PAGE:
We are now between the completion of the Torah reading for Yom Kippur morning and the solemn prayer of Yizkor, when we will have the opportunity to greet the spirits of our beloved ones, and in a sense communicate with them.

This morning’s Torah reading is the first chapter of Acharei Mot in the book of Leviticus. It discusses the ritual that Aaron the Kohen Gadol performed in the Beit Hamikdash on this hallowed day. The Torah conveys to us in detail the different services he performed in order to attain atonement for himself, his household, and the entire Congregation of Israel. This day was the only day in the year when he would enter into the Kodesh HakadashimHoly of Holies — section of the Sanctuary, garbed in white linen vestments.

This service is not limited to Aaron, but rather it applies to every Kohen Gadol. The Torah states, “The Kohen who has been anointed or who has been given the authority to serve in place of his father, shall provide atonement. He shall don the linen sacred vestments” (16:32). This means that when the father of the Kohen Gadol passes on, the son takes over his position to bring atonement for the Children of Israel, and he shall do so in the same manner his father did.

The belongings of parents are cherished by their children and have immense sentimental value. A daughter, though she has her own candlesticks, from time to time uses the ones her mother used. A son often likes to use his father’s kiddush cup or other items which his father used in the performance of sacred duties. Thus, the Torah’s statement “He shall don the sacred vestments” raises the question of whether the son wears the same ones his father wore or not.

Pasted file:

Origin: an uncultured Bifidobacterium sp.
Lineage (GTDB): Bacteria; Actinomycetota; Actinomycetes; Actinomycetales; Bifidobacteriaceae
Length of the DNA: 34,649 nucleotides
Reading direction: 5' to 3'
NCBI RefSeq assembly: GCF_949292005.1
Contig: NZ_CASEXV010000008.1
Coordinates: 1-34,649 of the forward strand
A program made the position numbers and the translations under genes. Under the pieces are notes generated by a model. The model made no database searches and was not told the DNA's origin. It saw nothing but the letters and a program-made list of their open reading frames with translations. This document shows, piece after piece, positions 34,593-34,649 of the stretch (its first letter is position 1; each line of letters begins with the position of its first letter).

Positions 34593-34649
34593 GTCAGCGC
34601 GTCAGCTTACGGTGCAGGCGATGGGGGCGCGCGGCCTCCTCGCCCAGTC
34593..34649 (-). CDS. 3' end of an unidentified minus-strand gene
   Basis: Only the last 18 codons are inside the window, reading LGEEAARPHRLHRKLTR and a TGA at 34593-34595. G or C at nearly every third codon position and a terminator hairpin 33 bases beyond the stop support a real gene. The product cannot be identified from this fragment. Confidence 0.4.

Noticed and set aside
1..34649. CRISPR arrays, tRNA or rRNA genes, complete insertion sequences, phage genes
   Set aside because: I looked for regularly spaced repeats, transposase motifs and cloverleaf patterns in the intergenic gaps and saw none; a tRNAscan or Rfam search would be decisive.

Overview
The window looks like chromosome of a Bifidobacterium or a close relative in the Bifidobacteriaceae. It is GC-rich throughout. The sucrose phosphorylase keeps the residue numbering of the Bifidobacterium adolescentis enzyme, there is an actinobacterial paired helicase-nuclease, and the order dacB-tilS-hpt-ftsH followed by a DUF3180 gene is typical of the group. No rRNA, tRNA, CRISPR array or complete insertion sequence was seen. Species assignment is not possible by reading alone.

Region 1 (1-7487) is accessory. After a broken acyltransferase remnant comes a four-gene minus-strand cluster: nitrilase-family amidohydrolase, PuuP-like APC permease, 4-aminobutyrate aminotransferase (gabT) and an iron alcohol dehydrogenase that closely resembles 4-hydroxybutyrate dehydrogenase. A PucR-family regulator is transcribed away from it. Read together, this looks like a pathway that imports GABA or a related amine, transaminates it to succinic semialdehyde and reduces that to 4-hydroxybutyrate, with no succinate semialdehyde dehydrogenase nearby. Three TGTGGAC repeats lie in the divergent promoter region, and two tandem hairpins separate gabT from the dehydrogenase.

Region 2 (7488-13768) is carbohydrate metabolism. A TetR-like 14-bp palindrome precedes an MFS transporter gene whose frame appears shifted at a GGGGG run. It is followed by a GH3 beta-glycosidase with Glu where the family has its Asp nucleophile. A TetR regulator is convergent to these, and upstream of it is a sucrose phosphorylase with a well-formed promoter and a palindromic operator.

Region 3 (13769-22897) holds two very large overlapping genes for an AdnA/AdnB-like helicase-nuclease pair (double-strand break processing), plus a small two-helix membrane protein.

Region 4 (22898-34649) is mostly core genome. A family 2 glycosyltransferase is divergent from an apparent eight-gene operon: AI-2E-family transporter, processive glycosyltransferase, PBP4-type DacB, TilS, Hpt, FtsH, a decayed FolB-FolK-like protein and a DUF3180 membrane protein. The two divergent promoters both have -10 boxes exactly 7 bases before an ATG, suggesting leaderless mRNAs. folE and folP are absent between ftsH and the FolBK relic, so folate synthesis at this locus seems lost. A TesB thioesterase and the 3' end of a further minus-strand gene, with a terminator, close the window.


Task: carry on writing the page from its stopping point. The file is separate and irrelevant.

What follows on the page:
However, though one might suppose that he does, halachah says otherwise. When the Kohen completed his services, the Torah says, “Aharon shall come to the Tent of Meeting, he shall remove the linen vestments that he wore when he entered the Sanctuary, ‘vehinicham sham’ — ‘and he shall leave them there’ ” (16:24). From these two words our Sages have derived that they are te’unim genizah — they must be stored away and never be used again by anyone, even by a Kohen Gadol on a future Yom Kippur (ibid., Rashi).

From this halachah a lesson of great importance can be derived. Even though the son achieved his elevation and glory thanks to his father, he must have his own clothing and not wear his father’s garb. In other words, he cannot just live off the achievements of his venerable father, but must have his own accomplishments and create his own self-image and place in the community.

Another lesson to be learned from this is that one must constantly strive to do better and not suffice with the accomplishment already achieved. The garb worn last year may not be used this year. Similarly, we may not be content with our status of last year. Each new year must be a step higher.

During Yizkor, when we will “face” our beloved parents, let us resolve that regardless of the positions they helped us to achieve, we will not just live off the past, but continuously make new garments — new accomplishments in our dedication and observance of Torah and mitzvot. This indeed is the “thank you” we owe to them.